August may be winding down, but summer’s warm weather isn’t over yet. Forecasters have issued a heat advisory and excessive heat watch for the New England area, warning that intense humidity could cause temps to rise to “dangerous levels” this week.
The National Weather Service Boston office issued a heat advisory for southern New England, including Massachusetts, Rhode Island and Connecticut, in effect from 10 a.m. Tuesday to 9 p.m. Wednesday.
Forecasters have also issued an excessive heat watch for eastern Massachusetts, including Boston, Cambridge and Foxborough, through to Wednesday evening.
Boston Heat Advisory: How hot will it get?
With the heat advisory covering Massachusetts and other New England areas, forecasters are expecting heat index values to reach up to 101 degrees across the region this week. But in Boston, experts say, it could feel even hotter.
“Most locations in southern New England will experience dangerous heat and humidity this week, especially Tuesday and Wednesday when the heat index (combination of temperature and humidity) rises to 95 to 100 degrees, and possibly as high as 105 degrees in Hartford, Springfield, & Boston,” forecasters with the National Weather Service wrote on Facebook.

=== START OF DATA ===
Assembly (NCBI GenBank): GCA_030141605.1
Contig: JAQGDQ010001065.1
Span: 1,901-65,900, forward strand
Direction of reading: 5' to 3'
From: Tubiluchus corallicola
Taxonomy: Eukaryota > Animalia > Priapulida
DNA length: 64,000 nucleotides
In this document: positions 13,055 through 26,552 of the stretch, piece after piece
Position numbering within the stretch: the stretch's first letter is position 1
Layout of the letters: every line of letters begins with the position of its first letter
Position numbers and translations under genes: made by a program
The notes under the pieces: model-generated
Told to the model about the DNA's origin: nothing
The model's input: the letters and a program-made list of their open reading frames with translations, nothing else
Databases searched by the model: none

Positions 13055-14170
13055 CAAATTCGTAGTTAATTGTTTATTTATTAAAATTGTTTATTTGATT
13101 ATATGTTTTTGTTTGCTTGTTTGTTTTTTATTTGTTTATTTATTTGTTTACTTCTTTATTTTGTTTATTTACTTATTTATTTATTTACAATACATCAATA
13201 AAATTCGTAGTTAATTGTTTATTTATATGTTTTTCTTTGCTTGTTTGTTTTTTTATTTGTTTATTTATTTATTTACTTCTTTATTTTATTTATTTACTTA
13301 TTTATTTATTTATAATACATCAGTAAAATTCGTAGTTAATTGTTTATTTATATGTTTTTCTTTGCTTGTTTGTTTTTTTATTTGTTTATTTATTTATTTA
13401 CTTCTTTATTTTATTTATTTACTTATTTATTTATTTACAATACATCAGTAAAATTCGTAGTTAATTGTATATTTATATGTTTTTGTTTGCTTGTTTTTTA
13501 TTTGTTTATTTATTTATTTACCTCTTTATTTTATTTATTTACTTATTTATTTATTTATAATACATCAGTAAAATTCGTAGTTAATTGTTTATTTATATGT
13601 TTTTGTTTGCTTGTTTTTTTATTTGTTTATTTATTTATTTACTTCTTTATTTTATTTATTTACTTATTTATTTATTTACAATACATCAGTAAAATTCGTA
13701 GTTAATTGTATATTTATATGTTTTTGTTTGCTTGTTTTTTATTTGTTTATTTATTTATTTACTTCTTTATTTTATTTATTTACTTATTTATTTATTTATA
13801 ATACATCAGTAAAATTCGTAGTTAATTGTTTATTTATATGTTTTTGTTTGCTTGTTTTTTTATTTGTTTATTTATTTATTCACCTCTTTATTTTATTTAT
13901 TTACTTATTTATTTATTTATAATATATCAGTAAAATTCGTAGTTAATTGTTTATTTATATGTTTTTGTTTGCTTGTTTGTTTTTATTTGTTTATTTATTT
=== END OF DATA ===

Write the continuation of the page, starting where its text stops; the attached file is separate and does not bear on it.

Hot temperatures combining with high humidity create “a dangerous situation,” experts warn, in which heat illnesses could occur. Residents are encouraged to drink plenty of fluids, stay inside in the air conditioning, stay out of the sun if possible and to check on relatives and neighbors.
Though the heat advisory is scheduled to end Wednesday evening, it’ll still feel hot Thursday, forecasters say. Thursday does see a chance of thunderstorms in the afternoon, as well.
Full relief from the heat won’t come until Friday. The weekend is expected to be cool, forecasters say, with Friday, Saturday and Sunday in Boston seeing high temps in the low- to mid-70s.
To provide some relief to residents in the meantime, Mayor Marty Walsh announced on Monday that cooling centers will be open at Boston Centers for Youth and Families (BCYF) community centers and that residents can swim at the city’s pools free of charge during their normal operating hours on Tuesday and Wednesday. See more information on the BCYF cooling centers and pools at boston.gov/heat.